Just out of curiosity, what is your favorite webcomic (and why)?
Ah, the toughest question yet! I have a lot of favorites. I think “Gunnerkrigg Court,” by Tom Siddell, impresses me the most. The art style is a whimsical balance between cartoony and Gothic. I love this comic almost more for its world (which is divided between a fantasy forest and a sprawling Gormenghast-like city) than it’s characters … yet the main cast is among the strongest in webcomics as well.
What would you say catches your attention in a comic the most? A character, a setting, a premise…
I think I might come off as a little contradictory with two of the answers I gave above, but I think you’re referring to that initial hook. And, bay and large, it’s the artwork. With one comic, “Fey Winds,” I came across a panel that featured a well-drawn rendition of a dragon. “Definitely someone to check out!” I mentally wrote in my mind. The most eyecatching ones, to me, are the ones with fantastic elements. If it looks vaguely sci-fi or fantasy, I’m all over it. I’ve unearthed some gems that are in neither genre, but they’re not the sort of comics that I would have read if they weren’t recommended to me by someone else initially.
How do you find your webcomics–browsing, recommendations, sites?
When I was doing my blog early on, I was picking up recommendations from the Something Awful message board. Believe it or not, there are three active threads about webcomics there, spread out over different sub-forums. I think that’s the best way to come across a webcomic, by the way: the internet is a communal experience, and you can formulate your own opinion on whether or not you want to follow a comic based on sample artwork, reader recommendations, and the occasional input from the creators. It’s like an interactive, digital book club.
Lately, I’ve been trying to expand my scope by reading other webcomic-centric sites and sampling the reviews and recommendations on my own. The downside here is that almost all reviews are positive. (I value negative reactions, since it prompts me to think, “Well, it can’t be that bad.” Then I go to the site to see if the original opinion can be proved or disproved.) Still, it does point me to more obscure webcomics that message board denizens may have passed by. Good sites I have bee inspired by include ComixTalk and Websnark.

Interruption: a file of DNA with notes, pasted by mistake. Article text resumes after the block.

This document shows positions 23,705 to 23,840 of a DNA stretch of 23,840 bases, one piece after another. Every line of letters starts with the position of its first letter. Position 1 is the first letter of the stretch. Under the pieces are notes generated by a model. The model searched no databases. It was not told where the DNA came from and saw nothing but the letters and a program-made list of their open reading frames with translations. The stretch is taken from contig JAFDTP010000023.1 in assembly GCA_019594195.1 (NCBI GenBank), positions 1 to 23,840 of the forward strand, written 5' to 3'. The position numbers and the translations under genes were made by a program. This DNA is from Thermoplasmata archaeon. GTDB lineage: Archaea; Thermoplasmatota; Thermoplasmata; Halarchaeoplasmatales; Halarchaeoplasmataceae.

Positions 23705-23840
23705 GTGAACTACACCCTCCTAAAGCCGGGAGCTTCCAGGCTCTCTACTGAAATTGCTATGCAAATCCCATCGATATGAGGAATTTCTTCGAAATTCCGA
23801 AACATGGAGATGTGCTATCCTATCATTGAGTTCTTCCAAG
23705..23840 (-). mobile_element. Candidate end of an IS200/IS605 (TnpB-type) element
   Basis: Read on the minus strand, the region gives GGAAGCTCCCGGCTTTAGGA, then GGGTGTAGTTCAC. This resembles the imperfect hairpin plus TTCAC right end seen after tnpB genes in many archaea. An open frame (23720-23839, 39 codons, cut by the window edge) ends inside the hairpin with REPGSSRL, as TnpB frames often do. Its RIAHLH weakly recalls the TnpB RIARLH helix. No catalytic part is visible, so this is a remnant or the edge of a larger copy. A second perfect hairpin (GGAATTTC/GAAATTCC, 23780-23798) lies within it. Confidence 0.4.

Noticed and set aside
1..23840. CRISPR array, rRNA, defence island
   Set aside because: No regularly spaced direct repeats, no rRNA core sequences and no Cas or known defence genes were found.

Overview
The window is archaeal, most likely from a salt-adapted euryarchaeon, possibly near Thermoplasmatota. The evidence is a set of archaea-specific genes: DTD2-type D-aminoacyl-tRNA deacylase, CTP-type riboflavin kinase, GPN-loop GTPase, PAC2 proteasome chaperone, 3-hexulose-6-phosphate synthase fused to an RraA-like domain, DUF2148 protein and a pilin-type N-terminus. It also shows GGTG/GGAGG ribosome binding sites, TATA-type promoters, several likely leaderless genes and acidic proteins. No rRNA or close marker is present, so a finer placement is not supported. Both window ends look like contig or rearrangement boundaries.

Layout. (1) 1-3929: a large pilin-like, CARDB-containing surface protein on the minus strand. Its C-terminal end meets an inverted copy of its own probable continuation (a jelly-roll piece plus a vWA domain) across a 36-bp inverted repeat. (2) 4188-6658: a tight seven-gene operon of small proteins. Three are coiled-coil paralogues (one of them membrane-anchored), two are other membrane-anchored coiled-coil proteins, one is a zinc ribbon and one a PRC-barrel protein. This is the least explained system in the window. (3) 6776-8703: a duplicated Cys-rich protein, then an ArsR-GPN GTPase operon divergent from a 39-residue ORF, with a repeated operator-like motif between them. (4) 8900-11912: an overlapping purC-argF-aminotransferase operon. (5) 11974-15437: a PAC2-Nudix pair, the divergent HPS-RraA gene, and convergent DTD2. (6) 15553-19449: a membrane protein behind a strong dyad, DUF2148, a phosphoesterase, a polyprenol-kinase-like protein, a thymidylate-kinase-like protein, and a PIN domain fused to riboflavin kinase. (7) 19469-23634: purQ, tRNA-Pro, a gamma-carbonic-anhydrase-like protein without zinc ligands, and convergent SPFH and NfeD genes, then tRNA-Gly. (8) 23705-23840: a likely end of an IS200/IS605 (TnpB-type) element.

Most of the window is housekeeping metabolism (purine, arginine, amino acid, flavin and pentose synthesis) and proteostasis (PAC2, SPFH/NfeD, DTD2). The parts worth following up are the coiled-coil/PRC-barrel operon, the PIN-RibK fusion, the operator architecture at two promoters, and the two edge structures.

Do you see webcomics more as an entertainment or as a distinct art?
They’re both, but — as with any media — the “entertainment” ones are the popular ones. Webcomics haven’t matured as a medium where one of the “art” comics has had such a large cultural impact that it’s marked as a touchtone or game-changing by pundits. (Not to the effect of how “Ulysses” and “Moby Dick” are culturally important in literature or how “Watchmen” and “Love & Rockets” fundamentally changed comic books.) I haven’t seen discussion go beyond “Is this funny?”
From your observations, do you think there is much of a future in webcomics?
Yes! I think many of the brick-and-mortar publishers, such as Marvel, DC, and Image, know that the publishing industry is dying. Webcomics are an independent option now, but the day is swiftly coming when big name publishers will go totally digital. It’s happening in other publishing circles, and comic books are now recently being drawn in. Marvel’s budgeting a lot of cash for it’s digital projects, DC seems to have its founding with Zuda, and Image is winning critical acclaim with Shadowline. There are some high profile independent collectives like Act-I-Vate that seem to be making headway as well.
As for the independent webcomics, I think they’ll survive as well. Compared to print publishing, the overhead costs of hosting a website (viewed globally) is phenomenally low. With Diamond Distribution suddenly dropping low-order comics from its shipments, the internet is swiftly becoming the only option for creators aspiring to pursue a career in cartooning.
When Matt Groening decided to move “Life In Hell” to the internet, I was struck with a sudden thought. What if the next “Simpsons” came out of webcomics? It sounds a little ridiculous now, but it’s no more ridiculous than having the longest-running primetime comedy coming from a creator who drew cartoons for an alternative weekly.